Register Forgot login?

© 2002-2014
Encyclopaedia Metallum

Best viewed
without Internet Explorer,
in 1280 x 960 resolution
or higher.

Let it sink in. - 88%

PriestofSadWings, June 22nd, 2008

Ghost Opera is not an album that grabs you immediately. Save for a few songs, the symphonic goth turn Kamelot takes here makes the album less accessible than before. The elements that made the band successful – Roy Khan’s brilliant voice, a talented rhythm section willing to keep itself in check for the greater good of the song, and the soaring, emotional, sing-along choruses – these elements are still there. Nothing in the album is really missing, and yet it comes off a little lackluster at first listen.

One of the album’s Achilles’ heels is that Youngblood’s guitar is either downtuned or seven-stringed. I couldn’t tell you which one – I’m a bassist, not a guitarist – but the fact remains that his guitar is much more of a percussion instrument than a melody instrument on this album. There are some exceptions, most notably on “Rule the World” and “Silence of the Darkness”. The point remains that much of the melody that was delivered through the guitar on albums like The Fourth Legacy or Karma is taken care of by keyboard player Oliver Palotai, whilst Youngblood is content to chug away in the background, drowning out Glenn Barry’s bass and adding a pinch harmonic here and there. There is a reason that the distorted electric guitar is the instrument metal is built around. It sounds like nothing else, and it energizes the listener like nothing else. An amazing keyboard player, such as Keith Emerson, could conceivably take the place of a guitarist in a rock band, but Palotai is not quite at Emerson’s level and Kamelot is a metal band.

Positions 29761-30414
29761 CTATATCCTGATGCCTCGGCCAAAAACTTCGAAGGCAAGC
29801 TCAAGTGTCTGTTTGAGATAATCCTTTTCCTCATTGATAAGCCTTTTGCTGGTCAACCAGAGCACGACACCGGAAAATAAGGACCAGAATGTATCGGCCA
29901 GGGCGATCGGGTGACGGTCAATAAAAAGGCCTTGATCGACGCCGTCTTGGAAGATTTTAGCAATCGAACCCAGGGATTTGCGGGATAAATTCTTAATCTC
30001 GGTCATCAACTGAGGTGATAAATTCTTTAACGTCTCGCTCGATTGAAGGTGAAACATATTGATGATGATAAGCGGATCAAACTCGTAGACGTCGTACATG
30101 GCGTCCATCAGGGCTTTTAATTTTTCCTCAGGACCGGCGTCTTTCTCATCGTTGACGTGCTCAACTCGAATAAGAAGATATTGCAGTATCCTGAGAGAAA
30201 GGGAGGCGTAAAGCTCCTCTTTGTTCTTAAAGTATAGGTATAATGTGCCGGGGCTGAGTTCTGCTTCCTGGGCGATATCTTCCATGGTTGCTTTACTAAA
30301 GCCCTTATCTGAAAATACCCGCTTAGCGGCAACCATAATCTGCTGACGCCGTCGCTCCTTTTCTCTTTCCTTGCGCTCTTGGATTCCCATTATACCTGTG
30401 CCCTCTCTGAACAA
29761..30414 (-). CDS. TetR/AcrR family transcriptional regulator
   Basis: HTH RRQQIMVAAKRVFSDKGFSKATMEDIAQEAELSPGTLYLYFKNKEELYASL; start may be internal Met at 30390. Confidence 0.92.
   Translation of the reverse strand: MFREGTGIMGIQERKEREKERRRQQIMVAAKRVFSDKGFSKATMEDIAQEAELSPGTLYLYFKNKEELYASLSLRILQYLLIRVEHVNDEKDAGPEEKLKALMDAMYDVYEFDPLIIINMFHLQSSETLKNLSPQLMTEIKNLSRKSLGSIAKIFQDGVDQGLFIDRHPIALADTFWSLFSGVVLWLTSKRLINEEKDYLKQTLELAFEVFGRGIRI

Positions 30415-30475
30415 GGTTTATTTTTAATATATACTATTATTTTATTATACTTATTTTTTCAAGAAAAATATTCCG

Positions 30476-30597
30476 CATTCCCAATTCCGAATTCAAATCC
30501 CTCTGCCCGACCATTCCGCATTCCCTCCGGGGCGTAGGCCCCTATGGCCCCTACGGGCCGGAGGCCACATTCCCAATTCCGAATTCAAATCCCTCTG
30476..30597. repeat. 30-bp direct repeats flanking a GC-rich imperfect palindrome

Fortunately, Youngblood’s solos haven’t changed much. They’re still very much a unique blend of soulful playing in the style of Brian May and neo-classical shredding. He knows where to play fast and where to make his guitar sing, and he makes it sound seamless. The solos aren’t a dominant element of the album, but when they come around, they’re fairly good.

Speaking of Palotai, he does an excellent job. His keyboards are everywhere, and they give Kamelot a sweeping symphonic element like they never had before… okay, I lied. Kamelot was certainly symphonic before, but they were never this symphonic. This might sound like a compliment, but it’s actually a problem. Palotai is an excellent musician rooted in classical music and jazz, and it bugs me that his keyboard parts, which don’t really reflect his talent, are so much a feature of the album. If Kamelot wanted to have the usual string section playing one note in the background of a song that every symphonic metal band of every kind and their mother uses (and trust me, Mustis’ mom is ugly), they could have stuck with session man Miro. Instead, they brought in Palotai, who is a wonderfully talented, classically trained, professional keyboardist, made him a full band member, and had him play the usual string section groundswells. That isn’t to say he didn’t improve said material, but his keyboard feels like a background instrument.